Something remarkable is happening in the musical life of Washington. A capacity audience filled the auditorium of the National Academy of Sciences Saturday night, and more than 100 people had to be turned away from a program by the New World Players Chamber Orchestra devoted entirely to contemporary music for percussion ensemble.

At least a dozen more classical music events (most featuring Washington musicians) drew substantial audiences on Saturday in a city that was once considered a musical wasteland. Even with free tickets, it is amazing that a percussion concert can attract such a crowd in the face of such competition.

The program was as remarkable as the audience. It began with an essay in minimalism and rhythmic elaboration composed for six tom-toms by Stephen Robert Kleiman, the music director of the New World Players. Then followed three complex explorations of the variety of sounds that can be produced by scraping, banging, plucking, rubbing and tapping on instruments ranging from celeste and tympani to flower pots and washtubs. Some of the most striking stroking came in Lou Harrison's Concerto for violin with percussion orchestra, where the instruments included not only flower pots but a bass viol, laid on its back across two chairs and strummed occasionally with drumsticks. Harrison's was probably the best music in a fascinating program, with violinist Lily Kramer lofting rhapsodic melodies through a constantly shifting curtain of vivid percussive sounds.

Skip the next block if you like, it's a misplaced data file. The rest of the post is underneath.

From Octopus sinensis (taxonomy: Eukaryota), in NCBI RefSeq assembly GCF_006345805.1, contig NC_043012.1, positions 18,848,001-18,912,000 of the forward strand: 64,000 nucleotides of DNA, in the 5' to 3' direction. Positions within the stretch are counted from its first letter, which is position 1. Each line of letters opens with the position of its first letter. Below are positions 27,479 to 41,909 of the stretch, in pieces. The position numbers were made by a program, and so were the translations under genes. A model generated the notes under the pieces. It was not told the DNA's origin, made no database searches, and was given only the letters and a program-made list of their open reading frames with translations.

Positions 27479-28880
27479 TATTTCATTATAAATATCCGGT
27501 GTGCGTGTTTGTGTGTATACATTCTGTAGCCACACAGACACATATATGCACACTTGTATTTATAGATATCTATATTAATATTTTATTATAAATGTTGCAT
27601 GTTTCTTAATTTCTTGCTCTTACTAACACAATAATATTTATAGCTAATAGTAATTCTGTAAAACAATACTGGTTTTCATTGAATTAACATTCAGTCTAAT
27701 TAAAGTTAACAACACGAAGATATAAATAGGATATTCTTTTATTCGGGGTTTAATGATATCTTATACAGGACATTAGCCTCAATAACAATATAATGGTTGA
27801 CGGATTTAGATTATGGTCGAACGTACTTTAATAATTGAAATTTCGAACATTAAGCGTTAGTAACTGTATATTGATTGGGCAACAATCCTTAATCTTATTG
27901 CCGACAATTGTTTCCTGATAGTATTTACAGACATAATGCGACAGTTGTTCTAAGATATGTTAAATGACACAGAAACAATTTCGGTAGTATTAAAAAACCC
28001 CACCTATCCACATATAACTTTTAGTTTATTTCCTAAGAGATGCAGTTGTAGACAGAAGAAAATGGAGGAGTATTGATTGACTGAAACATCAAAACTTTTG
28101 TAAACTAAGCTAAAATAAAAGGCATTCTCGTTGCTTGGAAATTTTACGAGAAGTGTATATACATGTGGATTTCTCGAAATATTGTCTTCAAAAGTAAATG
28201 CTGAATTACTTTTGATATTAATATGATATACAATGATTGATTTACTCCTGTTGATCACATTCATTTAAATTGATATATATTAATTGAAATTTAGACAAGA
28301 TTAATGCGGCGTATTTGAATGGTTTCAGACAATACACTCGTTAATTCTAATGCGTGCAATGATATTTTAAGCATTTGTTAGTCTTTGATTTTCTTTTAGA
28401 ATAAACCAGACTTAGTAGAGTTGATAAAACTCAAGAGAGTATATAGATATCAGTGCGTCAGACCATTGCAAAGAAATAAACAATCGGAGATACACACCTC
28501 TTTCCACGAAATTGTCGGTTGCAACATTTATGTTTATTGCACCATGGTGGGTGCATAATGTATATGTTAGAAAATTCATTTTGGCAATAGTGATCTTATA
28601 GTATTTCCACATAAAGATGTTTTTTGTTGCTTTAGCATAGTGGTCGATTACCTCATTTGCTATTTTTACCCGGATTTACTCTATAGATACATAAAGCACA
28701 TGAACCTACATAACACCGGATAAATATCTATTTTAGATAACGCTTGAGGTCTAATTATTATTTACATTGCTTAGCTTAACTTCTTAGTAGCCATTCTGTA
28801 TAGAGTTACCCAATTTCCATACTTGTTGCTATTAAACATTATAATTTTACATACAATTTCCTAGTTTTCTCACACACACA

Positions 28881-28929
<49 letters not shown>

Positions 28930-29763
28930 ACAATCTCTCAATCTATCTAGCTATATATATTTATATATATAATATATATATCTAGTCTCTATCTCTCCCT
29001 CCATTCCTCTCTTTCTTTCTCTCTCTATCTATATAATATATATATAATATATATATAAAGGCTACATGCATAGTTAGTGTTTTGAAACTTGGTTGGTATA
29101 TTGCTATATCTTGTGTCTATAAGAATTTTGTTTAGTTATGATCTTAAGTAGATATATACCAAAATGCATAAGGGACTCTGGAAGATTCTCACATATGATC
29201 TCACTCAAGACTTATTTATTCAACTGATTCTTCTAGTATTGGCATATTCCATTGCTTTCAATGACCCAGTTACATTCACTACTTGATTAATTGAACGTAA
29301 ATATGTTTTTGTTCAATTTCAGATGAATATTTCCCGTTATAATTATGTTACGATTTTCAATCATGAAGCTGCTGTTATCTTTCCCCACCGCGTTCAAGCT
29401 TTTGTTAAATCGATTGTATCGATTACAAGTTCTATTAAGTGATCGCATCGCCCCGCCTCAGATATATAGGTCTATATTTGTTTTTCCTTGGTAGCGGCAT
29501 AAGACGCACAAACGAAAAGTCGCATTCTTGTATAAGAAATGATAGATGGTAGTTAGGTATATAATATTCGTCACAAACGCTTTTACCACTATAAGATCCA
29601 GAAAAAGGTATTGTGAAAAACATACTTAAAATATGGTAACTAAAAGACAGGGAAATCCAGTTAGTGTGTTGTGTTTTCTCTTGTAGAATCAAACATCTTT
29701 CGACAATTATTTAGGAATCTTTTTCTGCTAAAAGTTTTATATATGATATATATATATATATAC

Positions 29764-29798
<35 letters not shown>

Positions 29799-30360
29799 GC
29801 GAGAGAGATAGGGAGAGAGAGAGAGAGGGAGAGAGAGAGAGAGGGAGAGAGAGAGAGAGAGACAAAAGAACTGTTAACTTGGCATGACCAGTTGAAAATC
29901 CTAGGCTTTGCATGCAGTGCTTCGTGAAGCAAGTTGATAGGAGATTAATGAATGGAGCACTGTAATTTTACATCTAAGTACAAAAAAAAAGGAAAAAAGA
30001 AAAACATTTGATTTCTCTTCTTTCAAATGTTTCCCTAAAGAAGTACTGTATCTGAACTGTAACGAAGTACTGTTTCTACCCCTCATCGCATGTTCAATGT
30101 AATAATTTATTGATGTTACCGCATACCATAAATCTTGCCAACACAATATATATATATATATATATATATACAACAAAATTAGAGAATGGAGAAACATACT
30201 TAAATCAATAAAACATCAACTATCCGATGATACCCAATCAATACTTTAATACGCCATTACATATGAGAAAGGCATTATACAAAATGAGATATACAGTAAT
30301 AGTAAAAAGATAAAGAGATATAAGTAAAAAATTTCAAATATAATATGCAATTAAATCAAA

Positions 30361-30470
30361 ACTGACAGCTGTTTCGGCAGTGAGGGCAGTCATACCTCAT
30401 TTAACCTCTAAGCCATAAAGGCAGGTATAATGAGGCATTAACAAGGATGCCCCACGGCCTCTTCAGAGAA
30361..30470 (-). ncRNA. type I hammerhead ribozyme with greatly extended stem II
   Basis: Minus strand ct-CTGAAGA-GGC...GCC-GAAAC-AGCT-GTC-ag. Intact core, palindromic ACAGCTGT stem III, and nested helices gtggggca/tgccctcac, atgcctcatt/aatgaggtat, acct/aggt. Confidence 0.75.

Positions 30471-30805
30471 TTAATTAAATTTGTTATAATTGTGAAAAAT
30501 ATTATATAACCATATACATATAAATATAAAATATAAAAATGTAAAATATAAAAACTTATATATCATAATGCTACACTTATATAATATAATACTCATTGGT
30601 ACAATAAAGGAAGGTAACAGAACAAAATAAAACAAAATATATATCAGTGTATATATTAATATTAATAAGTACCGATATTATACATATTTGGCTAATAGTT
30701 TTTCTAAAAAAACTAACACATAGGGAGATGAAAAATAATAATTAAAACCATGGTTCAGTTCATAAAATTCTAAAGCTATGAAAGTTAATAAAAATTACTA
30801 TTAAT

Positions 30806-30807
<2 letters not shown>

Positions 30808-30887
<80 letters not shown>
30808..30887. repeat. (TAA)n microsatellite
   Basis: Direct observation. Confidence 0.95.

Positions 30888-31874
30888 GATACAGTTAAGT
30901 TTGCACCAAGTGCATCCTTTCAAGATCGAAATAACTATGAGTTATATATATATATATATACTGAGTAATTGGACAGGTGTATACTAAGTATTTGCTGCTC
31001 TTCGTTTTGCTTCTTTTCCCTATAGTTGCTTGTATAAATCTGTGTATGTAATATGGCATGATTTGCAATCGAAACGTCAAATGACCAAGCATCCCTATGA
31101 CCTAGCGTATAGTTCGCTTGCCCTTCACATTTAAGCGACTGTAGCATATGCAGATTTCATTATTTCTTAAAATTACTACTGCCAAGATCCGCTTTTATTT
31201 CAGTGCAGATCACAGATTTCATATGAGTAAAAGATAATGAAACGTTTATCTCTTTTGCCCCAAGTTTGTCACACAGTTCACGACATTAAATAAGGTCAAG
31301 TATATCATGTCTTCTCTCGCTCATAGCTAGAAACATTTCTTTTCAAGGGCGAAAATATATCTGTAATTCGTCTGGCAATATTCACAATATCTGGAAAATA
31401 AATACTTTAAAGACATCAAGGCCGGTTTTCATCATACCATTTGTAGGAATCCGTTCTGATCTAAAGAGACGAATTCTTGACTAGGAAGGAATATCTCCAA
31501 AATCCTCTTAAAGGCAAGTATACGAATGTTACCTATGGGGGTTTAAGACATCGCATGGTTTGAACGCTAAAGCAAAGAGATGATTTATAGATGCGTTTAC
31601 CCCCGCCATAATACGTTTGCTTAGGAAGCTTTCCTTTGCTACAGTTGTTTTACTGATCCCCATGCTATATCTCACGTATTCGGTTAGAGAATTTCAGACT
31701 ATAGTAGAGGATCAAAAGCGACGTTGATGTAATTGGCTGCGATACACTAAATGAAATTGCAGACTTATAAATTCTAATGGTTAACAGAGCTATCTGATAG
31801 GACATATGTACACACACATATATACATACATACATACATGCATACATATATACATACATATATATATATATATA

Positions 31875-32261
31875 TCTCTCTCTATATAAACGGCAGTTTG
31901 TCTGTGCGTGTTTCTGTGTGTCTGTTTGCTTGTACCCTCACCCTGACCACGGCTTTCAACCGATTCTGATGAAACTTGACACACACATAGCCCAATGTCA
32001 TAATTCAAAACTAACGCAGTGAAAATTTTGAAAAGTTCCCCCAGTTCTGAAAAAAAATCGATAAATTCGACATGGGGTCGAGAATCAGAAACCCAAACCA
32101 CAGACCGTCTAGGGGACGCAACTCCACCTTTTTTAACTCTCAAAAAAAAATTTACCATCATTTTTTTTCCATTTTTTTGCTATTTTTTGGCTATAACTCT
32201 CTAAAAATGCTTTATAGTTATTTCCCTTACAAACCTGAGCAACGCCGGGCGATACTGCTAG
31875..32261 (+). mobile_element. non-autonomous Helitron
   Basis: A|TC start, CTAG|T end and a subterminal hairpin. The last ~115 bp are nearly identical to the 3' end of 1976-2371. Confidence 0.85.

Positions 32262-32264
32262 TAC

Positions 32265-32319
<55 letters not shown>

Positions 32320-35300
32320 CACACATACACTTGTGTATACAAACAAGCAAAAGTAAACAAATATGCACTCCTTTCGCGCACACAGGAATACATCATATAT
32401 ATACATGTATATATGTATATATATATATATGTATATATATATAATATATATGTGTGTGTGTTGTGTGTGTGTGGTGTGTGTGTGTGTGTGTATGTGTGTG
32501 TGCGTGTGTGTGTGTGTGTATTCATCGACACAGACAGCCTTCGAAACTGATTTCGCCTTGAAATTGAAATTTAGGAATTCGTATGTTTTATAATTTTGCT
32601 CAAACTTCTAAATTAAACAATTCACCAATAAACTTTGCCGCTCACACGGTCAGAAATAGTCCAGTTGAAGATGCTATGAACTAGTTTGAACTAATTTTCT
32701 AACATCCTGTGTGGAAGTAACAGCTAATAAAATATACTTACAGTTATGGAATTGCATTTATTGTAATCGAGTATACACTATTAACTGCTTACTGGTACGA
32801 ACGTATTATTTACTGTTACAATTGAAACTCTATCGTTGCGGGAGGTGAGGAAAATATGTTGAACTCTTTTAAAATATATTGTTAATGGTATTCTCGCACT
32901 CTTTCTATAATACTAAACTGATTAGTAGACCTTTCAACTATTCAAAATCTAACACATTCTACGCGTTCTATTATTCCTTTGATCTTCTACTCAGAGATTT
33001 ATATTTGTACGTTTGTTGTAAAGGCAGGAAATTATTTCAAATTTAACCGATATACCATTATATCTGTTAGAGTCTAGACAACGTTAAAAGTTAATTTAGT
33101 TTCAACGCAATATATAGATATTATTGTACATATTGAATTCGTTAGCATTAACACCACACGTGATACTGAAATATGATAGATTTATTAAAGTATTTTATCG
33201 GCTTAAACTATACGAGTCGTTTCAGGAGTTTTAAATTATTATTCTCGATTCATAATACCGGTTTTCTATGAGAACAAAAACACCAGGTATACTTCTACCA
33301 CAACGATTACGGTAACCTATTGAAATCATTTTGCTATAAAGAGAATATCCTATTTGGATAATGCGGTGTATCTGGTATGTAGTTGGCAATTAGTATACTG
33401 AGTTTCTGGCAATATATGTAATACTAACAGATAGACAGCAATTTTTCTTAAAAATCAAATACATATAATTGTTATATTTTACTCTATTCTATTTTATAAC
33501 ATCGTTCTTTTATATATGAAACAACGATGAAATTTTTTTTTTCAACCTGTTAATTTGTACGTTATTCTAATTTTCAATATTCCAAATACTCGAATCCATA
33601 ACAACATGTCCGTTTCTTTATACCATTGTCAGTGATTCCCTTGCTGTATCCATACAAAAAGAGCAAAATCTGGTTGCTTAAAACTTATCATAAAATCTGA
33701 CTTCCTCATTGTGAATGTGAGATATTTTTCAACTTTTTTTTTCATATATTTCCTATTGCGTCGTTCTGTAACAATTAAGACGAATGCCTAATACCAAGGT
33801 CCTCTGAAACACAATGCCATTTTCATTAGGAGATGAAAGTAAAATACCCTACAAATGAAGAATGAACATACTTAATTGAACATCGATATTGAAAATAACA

Nicholas Flagello's "Electra," with solo pianist Stefan Scaggiari, recalled some of Barto'k's color and energy, and Eugene Kurtz's "Logo," with clarinetist Stephen Bates, strikingly exploited the clarinet's wide range of voices and jazz overtones. Big-bang moments were frequent throughout the evening, but the concert--played with this ensemble's usual expertise--also showed how effectively percussion instruments can sing and even whisper.